The financing of government services in Utah has been hurt by the state's shift this decade from a goods-producing to a service-producing economy, says a report by the Utah Foundation.
According to a study by the private tax research organization, Utah lost 10,600 manufacturing jobs between 1980 and 1987, while gaining nearly 100,000 service jobs during the same period.Foundation analysts say this shift from a goods-producing economy to a service-oriented economy hurts the financing of government operations in two ways. First, manufacturing industry jobs pay a 35 percent higher average wage than service industry jobs. Second, goods-producing industries tend to be capital intensive, while service-producing industries tend to be labor intensive.
Because service jobs generally pay lower wages than manufacturing jobs, there is usually a substantial loss of income and potential tax revenue whenever goods-producing jobs are replaced by service-producing jobs.
But more important than employee income loss is the loss of taxable capital when manufacturing industries are eliminated. The start of a new service industry often results in a large gain in the number of jobs, but only a small gain in capital tax base.
Previous Utah Foundation studies have shown that direct taxes paid by a typical Utah family usually cover only half the cost of state and local government services provided to the family. The other half must be paid by someone else - usually the taxpayer's employer.
With more people working in industries with a low tax base, or industries that are tax exempt, it has become increasingly difficult during the 1980s to fund state and local government programs in Utah. As a result, Utah state taxes were raised each year from 1981 through 1984, and again in 1987, when the largest hike in state history kindled a tax protest.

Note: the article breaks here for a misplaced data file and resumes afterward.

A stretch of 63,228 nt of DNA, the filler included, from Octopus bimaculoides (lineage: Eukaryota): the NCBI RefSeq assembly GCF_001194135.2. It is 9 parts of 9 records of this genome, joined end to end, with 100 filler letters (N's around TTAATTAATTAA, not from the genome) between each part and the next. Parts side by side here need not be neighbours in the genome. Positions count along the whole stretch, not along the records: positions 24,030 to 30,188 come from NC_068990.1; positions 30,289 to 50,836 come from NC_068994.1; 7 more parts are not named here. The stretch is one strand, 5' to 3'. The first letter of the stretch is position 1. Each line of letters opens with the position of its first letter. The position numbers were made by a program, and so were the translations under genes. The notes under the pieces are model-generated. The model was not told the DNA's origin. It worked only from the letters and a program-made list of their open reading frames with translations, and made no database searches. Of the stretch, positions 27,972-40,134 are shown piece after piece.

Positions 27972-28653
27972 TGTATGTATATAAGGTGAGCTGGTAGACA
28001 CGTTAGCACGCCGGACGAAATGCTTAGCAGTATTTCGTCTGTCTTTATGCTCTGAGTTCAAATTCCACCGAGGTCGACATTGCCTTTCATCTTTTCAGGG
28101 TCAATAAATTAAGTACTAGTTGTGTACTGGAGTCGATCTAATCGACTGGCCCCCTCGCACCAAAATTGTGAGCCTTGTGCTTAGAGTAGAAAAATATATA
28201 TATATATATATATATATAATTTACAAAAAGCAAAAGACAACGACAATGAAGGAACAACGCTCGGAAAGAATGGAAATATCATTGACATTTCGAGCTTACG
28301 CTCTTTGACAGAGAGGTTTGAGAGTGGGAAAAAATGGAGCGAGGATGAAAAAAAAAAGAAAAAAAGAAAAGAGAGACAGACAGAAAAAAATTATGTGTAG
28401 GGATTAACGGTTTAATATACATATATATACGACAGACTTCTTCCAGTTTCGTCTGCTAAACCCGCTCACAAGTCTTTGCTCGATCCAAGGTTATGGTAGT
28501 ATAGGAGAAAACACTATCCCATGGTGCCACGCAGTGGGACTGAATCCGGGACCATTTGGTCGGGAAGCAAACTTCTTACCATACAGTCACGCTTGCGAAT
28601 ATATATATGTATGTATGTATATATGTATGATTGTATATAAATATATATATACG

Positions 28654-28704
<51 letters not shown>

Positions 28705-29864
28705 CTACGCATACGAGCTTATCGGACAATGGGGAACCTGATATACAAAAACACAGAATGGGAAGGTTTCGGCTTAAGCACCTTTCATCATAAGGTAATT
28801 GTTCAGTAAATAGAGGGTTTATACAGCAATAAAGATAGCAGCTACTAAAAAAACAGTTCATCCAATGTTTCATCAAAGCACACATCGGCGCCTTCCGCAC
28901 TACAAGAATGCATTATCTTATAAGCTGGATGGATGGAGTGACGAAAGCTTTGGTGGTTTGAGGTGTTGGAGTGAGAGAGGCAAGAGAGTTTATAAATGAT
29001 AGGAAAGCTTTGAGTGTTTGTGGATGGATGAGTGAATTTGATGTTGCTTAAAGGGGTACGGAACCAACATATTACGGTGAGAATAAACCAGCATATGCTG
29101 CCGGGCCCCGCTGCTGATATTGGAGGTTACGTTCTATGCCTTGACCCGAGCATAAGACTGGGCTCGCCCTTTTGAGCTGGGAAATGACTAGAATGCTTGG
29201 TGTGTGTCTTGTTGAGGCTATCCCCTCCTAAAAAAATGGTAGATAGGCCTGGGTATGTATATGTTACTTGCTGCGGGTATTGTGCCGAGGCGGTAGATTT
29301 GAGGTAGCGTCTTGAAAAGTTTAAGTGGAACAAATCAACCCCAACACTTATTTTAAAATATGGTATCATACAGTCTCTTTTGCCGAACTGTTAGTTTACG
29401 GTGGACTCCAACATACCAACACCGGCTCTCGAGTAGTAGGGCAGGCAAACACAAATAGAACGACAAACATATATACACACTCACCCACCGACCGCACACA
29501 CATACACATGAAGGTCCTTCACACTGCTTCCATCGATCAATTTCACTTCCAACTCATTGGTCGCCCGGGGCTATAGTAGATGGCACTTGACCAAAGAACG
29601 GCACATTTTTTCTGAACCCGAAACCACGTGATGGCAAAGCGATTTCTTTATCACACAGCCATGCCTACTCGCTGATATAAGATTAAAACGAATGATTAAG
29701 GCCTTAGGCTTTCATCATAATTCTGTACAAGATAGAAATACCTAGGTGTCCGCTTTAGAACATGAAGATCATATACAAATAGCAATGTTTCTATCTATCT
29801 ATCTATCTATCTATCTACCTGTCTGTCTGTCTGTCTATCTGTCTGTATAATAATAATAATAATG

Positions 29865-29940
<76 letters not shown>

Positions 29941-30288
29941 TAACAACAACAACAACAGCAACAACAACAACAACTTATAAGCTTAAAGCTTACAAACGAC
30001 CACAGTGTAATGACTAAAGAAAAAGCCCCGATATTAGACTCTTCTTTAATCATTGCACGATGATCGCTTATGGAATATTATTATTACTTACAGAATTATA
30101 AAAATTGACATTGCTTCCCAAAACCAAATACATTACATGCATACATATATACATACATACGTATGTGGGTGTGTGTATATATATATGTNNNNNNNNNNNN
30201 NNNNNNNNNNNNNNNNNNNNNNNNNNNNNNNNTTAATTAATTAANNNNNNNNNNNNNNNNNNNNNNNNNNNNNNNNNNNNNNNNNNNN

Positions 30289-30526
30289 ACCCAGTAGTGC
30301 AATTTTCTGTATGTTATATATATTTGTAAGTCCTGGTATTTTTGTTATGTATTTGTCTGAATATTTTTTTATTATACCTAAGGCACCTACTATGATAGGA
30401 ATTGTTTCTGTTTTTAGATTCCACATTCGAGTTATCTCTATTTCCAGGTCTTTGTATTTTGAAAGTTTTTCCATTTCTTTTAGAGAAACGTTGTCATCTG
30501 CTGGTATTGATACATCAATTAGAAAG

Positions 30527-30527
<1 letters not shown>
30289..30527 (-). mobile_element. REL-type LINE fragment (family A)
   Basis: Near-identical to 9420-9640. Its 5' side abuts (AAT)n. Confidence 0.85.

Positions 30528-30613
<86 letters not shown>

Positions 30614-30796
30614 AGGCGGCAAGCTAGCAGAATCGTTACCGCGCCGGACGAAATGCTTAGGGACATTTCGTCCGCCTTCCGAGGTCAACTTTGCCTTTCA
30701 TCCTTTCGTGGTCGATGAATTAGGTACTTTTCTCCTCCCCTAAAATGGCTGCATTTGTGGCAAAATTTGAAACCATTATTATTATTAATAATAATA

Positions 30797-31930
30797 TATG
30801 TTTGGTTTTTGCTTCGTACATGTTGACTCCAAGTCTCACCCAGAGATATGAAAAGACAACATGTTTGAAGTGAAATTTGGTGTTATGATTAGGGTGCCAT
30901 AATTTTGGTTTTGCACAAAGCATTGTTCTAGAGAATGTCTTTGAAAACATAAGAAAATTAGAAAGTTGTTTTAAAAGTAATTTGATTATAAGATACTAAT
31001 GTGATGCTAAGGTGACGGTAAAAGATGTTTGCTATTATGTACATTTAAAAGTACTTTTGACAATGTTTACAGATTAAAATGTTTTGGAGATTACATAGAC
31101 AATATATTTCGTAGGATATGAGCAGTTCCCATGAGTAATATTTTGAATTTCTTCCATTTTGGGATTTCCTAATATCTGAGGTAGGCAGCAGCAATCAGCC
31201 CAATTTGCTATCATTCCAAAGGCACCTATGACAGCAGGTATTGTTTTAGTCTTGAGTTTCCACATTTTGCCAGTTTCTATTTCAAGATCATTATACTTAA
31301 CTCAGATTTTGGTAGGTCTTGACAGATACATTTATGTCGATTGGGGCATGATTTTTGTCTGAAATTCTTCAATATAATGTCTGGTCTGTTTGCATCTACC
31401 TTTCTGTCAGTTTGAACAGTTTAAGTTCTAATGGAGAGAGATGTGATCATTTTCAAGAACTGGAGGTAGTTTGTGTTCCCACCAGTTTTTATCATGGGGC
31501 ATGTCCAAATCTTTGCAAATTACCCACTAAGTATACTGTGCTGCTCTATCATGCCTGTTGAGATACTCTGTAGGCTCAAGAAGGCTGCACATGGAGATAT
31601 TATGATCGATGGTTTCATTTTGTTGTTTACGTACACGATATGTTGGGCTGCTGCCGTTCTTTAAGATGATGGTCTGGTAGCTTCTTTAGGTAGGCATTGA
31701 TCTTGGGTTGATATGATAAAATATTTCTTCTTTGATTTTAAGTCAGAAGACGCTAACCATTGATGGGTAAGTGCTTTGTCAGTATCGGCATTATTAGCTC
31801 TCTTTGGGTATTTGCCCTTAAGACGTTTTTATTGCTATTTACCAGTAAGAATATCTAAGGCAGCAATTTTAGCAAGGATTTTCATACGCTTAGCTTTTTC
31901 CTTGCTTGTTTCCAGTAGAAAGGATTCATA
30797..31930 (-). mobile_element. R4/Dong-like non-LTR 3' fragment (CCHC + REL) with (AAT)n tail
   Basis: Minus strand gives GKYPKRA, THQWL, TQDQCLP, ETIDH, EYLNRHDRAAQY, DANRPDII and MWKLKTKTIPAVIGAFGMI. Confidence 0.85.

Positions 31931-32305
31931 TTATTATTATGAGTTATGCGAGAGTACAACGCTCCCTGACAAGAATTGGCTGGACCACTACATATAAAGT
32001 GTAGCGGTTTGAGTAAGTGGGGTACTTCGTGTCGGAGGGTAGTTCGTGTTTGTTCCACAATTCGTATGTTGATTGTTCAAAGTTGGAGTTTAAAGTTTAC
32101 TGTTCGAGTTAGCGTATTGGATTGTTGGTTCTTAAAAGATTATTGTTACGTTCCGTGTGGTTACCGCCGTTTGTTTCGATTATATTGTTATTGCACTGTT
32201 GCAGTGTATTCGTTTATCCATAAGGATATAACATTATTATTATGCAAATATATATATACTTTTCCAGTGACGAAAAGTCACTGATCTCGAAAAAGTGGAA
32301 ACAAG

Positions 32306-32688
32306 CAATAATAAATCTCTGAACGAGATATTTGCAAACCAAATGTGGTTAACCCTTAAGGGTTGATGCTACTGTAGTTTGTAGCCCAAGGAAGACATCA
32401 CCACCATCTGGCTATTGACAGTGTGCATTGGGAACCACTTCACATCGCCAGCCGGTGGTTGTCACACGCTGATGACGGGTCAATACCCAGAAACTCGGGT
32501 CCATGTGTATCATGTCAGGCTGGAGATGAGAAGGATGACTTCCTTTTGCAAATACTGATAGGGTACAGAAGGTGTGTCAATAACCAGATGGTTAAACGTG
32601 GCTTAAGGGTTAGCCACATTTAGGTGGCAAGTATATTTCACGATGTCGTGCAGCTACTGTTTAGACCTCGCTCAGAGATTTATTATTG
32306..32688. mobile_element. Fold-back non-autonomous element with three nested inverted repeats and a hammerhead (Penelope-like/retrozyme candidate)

The foundation report indicates the state's overall economy improved during the past year although certain sectors remain depressed. Average non-agricultural employment in Utah increased by 18,900 during 1988. This compares with gains of only 6,200 in 1987 and 9,700 in 1986.
Included in the 1988 employment figures are gains of nearly 4,400 in the goods-producing sector. Much of that gain resulted from the reopenings of the Geneva Steel plant and the Kennecott copper mine.
No major changes are expected in the state's labor market outlook for 1989, giving labor economists reason for optimism. An increase of some 20,000 non-farm jobs is expected in 1989, with 4,300 coming in the goods-producing area.